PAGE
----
OCCURRENCE OF METALS
The earth’s crust is the major source of metals. Seawater also contains
some soluble salts such as sodium chloride, magnesium chloride, etc.
Minerals: The elements or compounds, which occur naturally in the earth’s crust, are known as minerals.
Ores: The minerals contain a very high percentage of a particular metal and the metal can be profitably extracted from it. These minerals are called ores.
Gangue: Ores mined from the earth are usually contaminated with large amounts of impurities such as soil, sand, etc., are called gangue.
Extraction of Metals:
All metals are extracted from its ore. Some metals are found in the earth’s crust in the free state. Some are found in the form of their compounds.
Metals Ores Formulla
Iron Haematite/magnetite Fe2O3/Fe3O4
Mercury Cinnabar HgS
Extraction of Metals acording to their reactivity.
(i) Highly reactive: Such as K, Na, Ca, Mg, Al like metals are extracted using Electrolysis.
(ii) Middle reactive :Such as Zn, Fe, Pb and Cu are extracted by Reduction using carbon.
(iii) Less reactive : Ag and Au are found in native state.
Contains of ores:
Ores mined from the earth are usually contaminated with large amounts
of impurities such as soil, sand, etc., called gangue. The impurities must
be removed from the ore prior to the extraction of the metal.
The processes used for removing the gangue from the ore are based on the differences between the physical or chemical properties of the gangue and the ore.
(i) Extracting Metals Low in the Activity Series:
Metals low in the activity series are very unreactive. Copper and silver are also found in the combined state as their sulphide or oxide ores. The oxides of these metals can be reduced to metals by heating alone. When ores are heated in the air, They are first converted into corresponding metals oxide. Further heating gives pure metals from its oxide.
2HgS(s) + 3O (g) →2HgO(s) + 2SO (g)
(ii) Extracting Metals in the Middle of the Activity Series:
The metals in the middle of the activity series such as iron, zinc, lead, copper, etc., are moderately reactive. These are usually present as sulphides or carbonates in nature. The metal sulphides and carbonates are converted into metal oxides. As It is easier to obtain a metal from its oxide, as compared to its sulphides and carbonates.
Converting into oxides:
(a) Roasting: The sulphide ores are converted into oxides by heating
strongly in the presence of excess air. This process is known as roasting.
2ZnS(s) + 3O (g) Heat→ 2ZnO(s) + 2SO (g)
(b) Calcination: The carbonate ores are changed into oxides by heating strongly in limited air. This process is known as calcination.
ZnCO (s) → ZnO(s) + CO (g)
The metal oxides are then reduced to the corresponding metals by using suitable reducing agents such as carbon. For example, when zinc oxide is heated with carbon, it is reduced to metallic zinc.
ZnO(s) + C(s) → Zn(s) + CO(g)
There is used reduction reaction to reduce Metals from its compound.
Using of displacement reaction:
Besides using carbon (coke) to reduce metal oxides to metals, sometimes displacement reactions can also be used. The highly reactive metals such as sodium, calcium, aluminium, etc., are used as reducing agents because they can displace metals of lower reactivity from their compounds. For example, when manganese dioxide is heated with aluminium powder, the following reaction takes place –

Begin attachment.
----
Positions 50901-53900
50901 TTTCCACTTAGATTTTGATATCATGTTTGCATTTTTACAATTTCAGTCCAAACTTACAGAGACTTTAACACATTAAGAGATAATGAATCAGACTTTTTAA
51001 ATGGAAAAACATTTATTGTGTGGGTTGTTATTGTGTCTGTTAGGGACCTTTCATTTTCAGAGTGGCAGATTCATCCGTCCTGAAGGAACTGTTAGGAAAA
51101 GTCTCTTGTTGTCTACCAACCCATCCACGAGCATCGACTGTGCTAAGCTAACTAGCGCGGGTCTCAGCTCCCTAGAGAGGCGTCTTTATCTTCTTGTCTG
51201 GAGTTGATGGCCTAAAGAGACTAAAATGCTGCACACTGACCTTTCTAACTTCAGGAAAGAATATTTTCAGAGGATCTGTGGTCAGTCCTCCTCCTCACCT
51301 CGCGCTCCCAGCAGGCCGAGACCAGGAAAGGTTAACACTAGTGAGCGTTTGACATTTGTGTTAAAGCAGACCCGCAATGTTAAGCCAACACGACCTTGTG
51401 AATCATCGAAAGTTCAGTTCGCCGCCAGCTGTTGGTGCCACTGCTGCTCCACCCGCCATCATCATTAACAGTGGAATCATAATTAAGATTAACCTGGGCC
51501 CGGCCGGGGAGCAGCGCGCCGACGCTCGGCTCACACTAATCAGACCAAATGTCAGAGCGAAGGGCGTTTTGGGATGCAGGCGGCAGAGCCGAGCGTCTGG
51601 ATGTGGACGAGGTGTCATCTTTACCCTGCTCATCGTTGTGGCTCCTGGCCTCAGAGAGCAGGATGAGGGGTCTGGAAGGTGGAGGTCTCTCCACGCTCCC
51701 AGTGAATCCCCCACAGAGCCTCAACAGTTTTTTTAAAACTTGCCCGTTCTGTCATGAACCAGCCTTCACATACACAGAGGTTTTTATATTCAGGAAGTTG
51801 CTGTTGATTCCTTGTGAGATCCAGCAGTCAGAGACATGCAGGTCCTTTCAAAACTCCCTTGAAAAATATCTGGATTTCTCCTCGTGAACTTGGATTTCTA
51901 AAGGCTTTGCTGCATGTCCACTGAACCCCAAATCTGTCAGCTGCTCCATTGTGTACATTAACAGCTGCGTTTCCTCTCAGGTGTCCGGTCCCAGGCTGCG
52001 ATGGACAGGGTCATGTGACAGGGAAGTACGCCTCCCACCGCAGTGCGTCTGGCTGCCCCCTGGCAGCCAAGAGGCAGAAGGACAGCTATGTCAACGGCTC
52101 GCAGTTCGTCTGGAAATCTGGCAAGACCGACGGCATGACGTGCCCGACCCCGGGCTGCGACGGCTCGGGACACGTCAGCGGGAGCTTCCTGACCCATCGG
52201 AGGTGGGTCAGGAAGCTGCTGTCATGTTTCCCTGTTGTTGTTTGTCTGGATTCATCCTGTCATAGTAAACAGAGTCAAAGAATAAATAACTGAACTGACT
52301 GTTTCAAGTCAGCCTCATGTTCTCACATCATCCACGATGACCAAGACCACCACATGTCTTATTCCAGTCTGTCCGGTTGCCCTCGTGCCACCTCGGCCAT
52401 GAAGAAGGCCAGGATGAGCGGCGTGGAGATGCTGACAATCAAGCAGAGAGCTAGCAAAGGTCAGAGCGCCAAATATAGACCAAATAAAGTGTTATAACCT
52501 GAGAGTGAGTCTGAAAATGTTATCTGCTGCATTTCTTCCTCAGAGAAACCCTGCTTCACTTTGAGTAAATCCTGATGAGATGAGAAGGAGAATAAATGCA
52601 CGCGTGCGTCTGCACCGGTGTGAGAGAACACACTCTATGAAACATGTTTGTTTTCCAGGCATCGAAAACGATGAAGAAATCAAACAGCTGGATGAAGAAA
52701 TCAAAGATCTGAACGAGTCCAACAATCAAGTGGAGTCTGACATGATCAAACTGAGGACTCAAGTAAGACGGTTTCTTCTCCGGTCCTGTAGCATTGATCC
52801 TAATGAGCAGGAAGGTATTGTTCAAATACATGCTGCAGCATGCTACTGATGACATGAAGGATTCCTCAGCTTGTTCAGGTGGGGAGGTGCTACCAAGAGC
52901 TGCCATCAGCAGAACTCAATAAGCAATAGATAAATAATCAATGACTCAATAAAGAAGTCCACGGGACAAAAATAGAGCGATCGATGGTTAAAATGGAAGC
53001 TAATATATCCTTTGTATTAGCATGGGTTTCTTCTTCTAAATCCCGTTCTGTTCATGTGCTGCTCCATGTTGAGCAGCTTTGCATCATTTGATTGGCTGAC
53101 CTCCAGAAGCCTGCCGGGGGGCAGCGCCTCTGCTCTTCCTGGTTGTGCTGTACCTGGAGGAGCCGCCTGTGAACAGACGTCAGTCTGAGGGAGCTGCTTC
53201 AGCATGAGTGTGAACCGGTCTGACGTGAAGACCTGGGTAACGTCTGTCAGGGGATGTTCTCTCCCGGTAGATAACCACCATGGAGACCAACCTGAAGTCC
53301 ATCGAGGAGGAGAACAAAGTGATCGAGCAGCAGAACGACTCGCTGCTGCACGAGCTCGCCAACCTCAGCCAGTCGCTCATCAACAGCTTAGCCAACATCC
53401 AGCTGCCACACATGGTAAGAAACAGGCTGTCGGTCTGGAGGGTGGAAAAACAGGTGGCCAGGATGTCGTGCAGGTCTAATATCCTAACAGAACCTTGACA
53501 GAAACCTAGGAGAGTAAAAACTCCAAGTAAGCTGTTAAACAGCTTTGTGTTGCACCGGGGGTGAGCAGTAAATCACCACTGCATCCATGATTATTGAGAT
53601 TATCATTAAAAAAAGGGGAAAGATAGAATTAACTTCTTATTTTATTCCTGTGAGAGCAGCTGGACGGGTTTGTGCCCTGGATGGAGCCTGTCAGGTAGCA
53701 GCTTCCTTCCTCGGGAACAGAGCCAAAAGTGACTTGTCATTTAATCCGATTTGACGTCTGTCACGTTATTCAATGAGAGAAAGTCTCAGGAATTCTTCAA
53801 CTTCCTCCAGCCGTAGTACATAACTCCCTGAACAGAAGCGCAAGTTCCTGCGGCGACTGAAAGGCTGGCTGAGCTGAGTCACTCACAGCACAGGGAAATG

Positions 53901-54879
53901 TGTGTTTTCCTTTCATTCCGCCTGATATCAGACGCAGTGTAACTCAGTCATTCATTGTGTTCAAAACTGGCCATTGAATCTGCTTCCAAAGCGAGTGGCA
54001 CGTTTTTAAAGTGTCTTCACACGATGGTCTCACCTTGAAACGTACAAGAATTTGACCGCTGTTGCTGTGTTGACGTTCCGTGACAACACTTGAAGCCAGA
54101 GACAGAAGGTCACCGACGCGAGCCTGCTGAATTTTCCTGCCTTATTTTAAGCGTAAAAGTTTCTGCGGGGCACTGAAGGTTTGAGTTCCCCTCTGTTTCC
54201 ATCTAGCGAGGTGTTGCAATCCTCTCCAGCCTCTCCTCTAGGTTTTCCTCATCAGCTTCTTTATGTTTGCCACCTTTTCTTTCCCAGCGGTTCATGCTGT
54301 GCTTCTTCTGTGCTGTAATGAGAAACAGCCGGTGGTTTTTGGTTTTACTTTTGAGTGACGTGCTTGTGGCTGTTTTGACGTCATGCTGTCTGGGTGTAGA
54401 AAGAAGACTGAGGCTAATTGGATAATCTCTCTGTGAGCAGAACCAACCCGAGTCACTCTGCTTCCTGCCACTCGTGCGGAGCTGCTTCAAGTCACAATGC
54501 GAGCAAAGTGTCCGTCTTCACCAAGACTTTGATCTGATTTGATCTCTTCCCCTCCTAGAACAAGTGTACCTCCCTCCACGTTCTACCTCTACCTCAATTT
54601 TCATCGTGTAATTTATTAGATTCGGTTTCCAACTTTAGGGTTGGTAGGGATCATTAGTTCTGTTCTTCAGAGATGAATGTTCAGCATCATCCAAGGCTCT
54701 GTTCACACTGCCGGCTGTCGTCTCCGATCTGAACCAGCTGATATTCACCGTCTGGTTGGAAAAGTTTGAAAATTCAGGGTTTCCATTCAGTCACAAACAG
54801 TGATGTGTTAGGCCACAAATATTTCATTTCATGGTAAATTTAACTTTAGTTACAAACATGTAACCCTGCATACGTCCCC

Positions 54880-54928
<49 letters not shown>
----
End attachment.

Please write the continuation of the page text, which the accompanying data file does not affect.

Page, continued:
3MnO2(s) + 4Al(s) → 3Mn(l) + 2Al2O3(s) + Heat
Thermit Reaction: Some displacement reactions are highly exothermic. the amount of heat evolved is so large that the metals are produced in the molten state. such a reaction is known as thermit reaction.
use of thermit reaction:
The reaction of iron(III) oxide (Fe2O3) with aluminium is used to join railway tracks or cracked machine parts.
Fe2O3(s) + 2Al(s) → 2Fe(l) + Al2O3(s) + Heat
(iii) Extracting Metals towards the Top of the Activity Series:
The metals high up in the reactivity series are very reactive. These metals are obtained by electrolytic reduction. For example, sodium, magnesium and calcium
are obtained by the electrolysis of their molten chlorides. The metals are deposited at the cathode (the negatively charged electrode), whereas, chlorine is liberated at the anode (the positively charged electrode).
Highly reactive metals have highly affinity for oxygen:
Highly reactive metals have more affinity for oxygen than carbon. So they can not be obtained from their compound by heating with carbon. For example, carbon cannot reduce the oxides of sodium, magnesium, calcium, aluminium, etc., to the respective metals.
Refining of Metals
The metals produced by various reduction processes described above are not very pure. They contain impurities, which must be removed to obtain pure metals. The most widely used method for refining impure metals is electrolytic refining.
Many metals, such as copper, zinc, tin, nickel, silver, gold, etc., are refined electrolytically. In this process, the impure metal is made the anode and a thin strip of pure metal is made the cathode.
A solution of the metal salt is used as an electrolyte. On passing the current through the electrolyte, the pure metal from the anode dissolves into the electrolyte. An equivalent amount of pure metal from the electrolyte is deposited on the cathode. The soluble impurities go into the solution, whereas, the insoluble impurities settle down at the bottom of the anode and are known as anode mud.